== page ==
Respected chartered surveyor David Hornsby is a calm and considered professional who chooses his words carefully, but his frustration with the powers-that-be at High Speed Two Ltd has compelled him to “let rip”.
After an infuriating 15 months representing homeowners on the Shimmer estate in Mexborough, near Doncaster, he has branded the government-backed company “a complete shambles and unfit for purpose” and accuses it of short- changing those whose homes and lives have been blighted by plans for the high-speed rail link.
He claims that properties have been undervalued and the confrontational attitude of HS2 has increased the agony for those who are being forced to move to make way for a viaduct.
Stephen Lashmar, of Roger Hannah Chartered Surveyors, who also has clients on the Shimmer estate, agrees and says owners have had valuations for well below what they paid for their properties 18 months ago, even though house prices in the area have risen. This leaves them unable to buy a comparable property elsewhere.
“Some valuations are £10,000 to £15,000 below what they should be,” says Mr Lashmar. The Compensation Code suggests that owners are given market value for their property along with an additional 10 per cent compensation plus moving costs.
Shimmer was half built in July 2016 when it was announced that the high speed rail link would go through the estate. Developers Strata stopped work and have since agreed a compensation package for their loss.
Homeowners were allowed to serve blight notices to force compulsory purchase from November 2016 but critics say the process has been dragged out amid disputes over valuations and payments for the cost of moving.
“In terms of complexity, these are run-of-the-mill compensation cases that should have taken three months maximum to sort out but HS2 has scant disregard for the Compensation Code and residents have been put through hell and back unnecessarily. A lot of owners have suffered from stress because of this situation and they have taken a low valuation figure because they couldn’t face the fight,” says Doncaster-based Mr Hornsby, who has almost 40 years experience as a compulsory purchase and compensation surveyor acting for both local authorities and claimants.
He says that HS2’s valuations did not take into account what the homes would be worth if work on Shimmer’s roads and amenities had been completed and he accuses them of ignoring important case law decisions by the Court of Appeal involving the acquisition of houses on an estate in the course of construction.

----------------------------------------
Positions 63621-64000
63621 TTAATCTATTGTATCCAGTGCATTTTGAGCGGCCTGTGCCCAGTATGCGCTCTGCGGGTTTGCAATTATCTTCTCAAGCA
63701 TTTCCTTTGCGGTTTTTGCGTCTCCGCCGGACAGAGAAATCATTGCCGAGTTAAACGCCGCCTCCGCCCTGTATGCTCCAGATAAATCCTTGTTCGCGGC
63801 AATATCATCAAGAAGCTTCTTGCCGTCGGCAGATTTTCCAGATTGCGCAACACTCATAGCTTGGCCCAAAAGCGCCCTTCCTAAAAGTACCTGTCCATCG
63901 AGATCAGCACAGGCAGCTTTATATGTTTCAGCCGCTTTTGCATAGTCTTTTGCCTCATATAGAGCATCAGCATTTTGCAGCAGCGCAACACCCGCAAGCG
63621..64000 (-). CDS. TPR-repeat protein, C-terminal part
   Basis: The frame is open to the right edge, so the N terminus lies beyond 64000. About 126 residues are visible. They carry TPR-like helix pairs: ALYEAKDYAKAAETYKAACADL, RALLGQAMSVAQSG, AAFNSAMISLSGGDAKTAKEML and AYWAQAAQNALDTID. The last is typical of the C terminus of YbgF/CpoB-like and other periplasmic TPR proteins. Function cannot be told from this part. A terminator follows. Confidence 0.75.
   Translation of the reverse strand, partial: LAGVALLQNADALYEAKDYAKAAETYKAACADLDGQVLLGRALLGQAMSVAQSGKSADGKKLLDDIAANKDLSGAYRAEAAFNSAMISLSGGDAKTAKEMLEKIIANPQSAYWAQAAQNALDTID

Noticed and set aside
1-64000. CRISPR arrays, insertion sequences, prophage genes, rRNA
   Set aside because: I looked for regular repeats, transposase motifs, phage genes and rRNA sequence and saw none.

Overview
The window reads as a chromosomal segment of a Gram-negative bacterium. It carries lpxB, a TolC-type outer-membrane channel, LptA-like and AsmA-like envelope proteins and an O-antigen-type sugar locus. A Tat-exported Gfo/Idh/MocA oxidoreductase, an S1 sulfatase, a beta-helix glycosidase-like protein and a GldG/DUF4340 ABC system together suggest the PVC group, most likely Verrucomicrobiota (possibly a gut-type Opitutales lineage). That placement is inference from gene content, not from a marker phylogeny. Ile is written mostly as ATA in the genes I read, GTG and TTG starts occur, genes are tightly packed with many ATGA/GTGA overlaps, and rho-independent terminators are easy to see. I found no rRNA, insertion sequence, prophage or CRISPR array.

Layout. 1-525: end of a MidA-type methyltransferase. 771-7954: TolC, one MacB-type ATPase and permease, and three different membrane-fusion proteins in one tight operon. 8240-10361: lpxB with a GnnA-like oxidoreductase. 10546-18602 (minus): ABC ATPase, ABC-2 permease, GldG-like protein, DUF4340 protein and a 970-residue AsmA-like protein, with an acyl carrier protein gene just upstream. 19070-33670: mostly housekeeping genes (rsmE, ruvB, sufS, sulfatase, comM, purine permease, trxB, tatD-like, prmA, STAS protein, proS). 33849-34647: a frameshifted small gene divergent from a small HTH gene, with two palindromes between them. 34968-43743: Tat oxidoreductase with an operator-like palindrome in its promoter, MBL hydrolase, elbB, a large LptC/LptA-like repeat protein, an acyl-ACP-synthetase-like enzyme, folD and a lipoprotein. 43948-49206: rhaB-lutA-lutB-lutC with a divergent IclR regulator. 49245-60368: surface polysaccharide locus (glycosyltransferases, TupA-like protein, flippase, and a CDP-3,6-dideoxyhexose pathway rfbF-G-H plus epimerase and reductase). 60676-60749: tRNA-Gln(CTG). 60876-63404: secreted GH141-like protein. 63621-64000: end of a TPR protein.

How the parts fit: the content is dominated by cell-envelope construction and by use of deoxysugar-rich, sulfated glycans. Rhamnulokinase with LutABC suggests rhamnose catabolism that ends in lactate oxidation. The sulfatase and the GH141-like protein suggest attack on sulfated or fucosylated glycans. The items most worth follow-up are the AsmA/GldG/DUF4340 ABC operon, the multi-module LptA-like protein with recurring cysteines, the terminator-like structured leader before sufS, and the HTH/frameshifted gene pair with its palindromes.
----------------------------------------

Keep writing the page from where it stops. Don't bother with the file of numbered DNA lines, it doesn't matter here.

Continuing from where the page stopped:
Mr Hornsby also alleges that HS2, which has already had issues with overspending, is struggling with its budget and is deliberately driving down payments to homeowners. He makes the point that it is costing them more in administration costs to quibble over compensation than to accept owners’ independent valuations.
HS2 hires its own surveyors to prepare property valuation reports but it must also fund the cost of independent surveyors to represent the homeowners.
“I’ve been involved in many cases like this over the years and there is sometimes a small difference between the valuations but a compromise is soon reached.
“In this case, it is costing HS2 more in time and administration costs to argue than it is to settle on a fair sum,” says Mr Hornsby.
Andrew Sproston paid £170,000 for his brand new, four-bedroom detached home on Shimmer two and a half years ago, but in June last year HS2’s surveyors valued it at £152,500.
He says: “I and my surveyor challenged that and the offer was increased to £162,500 and then to £167,500, which was less than the £175,000 it was worth but I accepted because it had been a long fight to get to that point and I just wanted to move on.”
Andrew has kept a log and so far he has spent 90 hours challenging HS2 over valuations and compensation and says:
“Everything is a battle with them and they are very slow to respond. HS2 are bullies. They are confrontational and they have shown no compassion for people who are losing their homes. I took them on but other neighbours suffered from stress because of this situation and couldn’t cope. They took low valuations just to escape.”